What happened to reading the newspaper on the toilet?
These days it seems people just cannot even pause electronic communications while they are in the bathroom.
It’s sad we even need to talk about this, but unfortunately….we do.
According to a 2012 survey about video call etiquette, holding a work-related video call from the bathroom was considered OK by 13 percent of American adults.
From the bathroom? I wouldn’t even make a phone call, let alone a video call.
Apparently I am not alone in my frustration. According to a recent global etiquette survey sponsored by Intel, over 90 percent of adults said they wished others practiced better digital and video call etiquette in public.
Top Four Video Call Etiquette Taboos
Of all the impolite or even rude behaviors one can do during video calls, here are the top five “no nos.”
Pajamas aren’t the appropriate dress code for a video call, even if you’re at home.
According to a study from join.me, 17 percent of employees have seen someone dressed inappropriately during a video call, and 20 percent have admitted to wearing pajama pants. Try to keep your attire professional and conservative, even if you have to change right before the call.
Using The Camera as a Mirror
Whatever you do, video call etiquette instructs you not use the video camera to fix your makeup or hair. You’ll only make the person on the other end uncomfortable. Check your appearance before you get on the call.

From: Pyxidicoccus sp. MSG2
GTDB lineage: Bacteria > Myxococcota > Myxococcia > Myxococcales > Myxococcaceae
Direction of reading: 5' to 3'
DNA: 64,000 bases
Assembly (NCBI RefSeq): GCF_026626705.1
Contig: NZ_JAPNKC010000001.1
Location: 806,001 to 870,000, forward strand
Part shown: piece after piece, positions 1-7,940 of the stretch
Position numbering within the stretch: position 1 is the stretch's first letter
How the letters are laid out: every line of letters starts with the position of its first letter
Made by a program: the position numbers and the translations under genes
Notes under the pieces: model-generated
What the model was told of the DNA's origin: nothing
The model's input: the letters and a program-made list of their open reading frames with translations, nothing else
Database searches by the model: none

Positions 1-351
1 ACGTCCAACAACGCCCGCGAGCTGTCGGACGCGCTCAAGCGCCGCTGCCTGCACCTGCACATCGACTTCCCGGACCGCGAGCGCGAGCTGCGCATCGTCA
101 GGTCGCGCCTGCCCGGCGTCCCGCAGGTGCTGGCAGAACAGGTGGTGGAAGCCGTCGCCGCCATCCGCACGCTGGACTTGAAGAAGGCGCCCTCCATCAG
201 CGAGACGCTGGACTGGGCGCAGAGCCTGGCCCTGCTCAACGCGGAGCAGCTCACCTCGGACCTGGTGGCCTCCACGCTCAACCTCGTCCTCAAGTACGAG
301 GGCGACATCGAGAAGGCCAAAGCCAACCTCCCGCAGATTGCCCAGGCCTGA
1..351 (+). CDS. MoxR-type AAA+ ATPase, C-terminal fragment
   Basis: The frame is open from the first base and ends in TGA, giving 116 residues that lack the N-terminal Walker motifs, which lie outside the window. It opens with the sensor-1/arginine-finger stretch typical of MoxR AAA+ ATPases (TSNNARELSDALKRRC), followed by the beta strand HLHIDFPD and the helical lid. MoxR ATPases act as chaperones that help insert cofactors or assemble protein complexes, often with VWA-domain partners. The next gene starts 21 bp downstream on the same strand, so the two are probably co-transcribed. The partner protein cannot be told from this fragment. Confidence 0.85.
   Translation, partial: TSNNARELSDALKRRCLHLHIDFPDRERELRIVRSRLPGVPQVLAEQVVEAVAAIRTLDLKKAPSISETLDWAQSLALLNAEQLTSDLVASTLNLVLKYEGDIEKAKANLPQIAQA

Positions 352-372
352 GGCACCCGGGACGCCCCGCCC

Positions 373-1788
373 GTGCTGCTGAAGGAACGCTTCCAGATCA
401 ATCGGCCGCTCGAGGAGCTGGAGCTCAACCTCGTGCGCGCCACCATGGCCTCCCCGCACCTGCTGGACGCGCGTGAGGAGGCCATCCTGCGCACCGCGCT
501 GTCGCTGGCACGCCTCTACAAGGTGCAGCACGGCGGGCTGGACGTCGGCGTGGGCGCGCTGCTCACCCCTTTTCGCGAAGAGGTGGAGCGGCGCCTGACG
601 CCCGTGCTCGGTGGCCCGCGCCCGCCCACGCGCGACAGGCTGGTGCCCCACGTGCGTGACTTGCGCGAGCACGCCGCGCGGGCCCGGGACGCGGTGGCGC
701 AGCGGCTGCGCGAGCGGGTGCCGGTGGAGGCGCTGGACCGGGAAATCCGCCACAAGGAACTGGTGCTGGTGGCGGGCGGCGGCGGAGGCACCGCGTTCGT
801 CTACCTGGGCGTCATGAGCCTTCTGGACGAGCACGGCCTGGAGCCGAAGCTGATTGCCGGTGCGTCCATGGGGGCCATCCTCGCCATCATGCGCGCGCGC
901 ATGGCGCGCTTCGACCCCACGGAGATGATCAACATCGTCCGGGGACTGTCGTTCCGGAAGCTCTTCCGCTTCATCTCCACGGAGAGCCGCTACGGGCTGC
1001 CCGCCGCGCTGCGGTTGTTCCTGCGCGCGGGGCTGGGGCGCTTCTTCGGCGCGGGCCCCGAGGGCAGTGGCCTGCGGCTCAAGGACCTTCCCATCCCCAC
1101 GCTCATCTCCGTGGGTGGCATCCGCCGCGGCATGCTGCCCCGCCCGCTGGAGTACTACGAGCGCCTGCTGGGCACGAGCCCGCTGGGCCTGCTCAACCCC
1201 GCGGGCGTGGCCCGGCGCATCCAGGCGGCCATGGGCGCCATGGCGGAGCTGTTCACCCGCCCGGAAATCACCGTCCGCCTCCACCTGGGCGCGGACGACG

Not Being Focused on the Call
Just as it would be if you spoke to someone face-to-face in his or her presence, it is polite to provide your undivided attention. Just because you are in a potentially distant location on a video call, multi-tasking—browsing internet, checking emails, talking to someone on the side—is always noticed and always in poor taste.
Even if you have the most comfortable mattress in the world, video call etiquette demands that you get out of the bedroom and go to a quiet, “neutral” setting, like your study or living room. No one needs to see where you sleep. And let’s not forget the bathroom as an inappropriate location. 24 percent of Americans voted this as the worst thing someone could do on-screen, and 6 percent have actually witnessed it happen. There’s no compelling reason why you should ever take a call in the bathroom. If you run into an “emergency,” excuse yourself politely—and don’t conduct business while you’re doing your business.
This is both a heartening and a disheartening post depending upon your perspective. In one respect, it is a shame that this content even needs to discussed. But on the other hand, perhaps a percent of two of the 13 percent of American adults who were ok with conducting work-related video calls in the bathroom in the 2012 survey, had a change of heart and joined the 24 percent who voted this the worst thing someone could do on screen.
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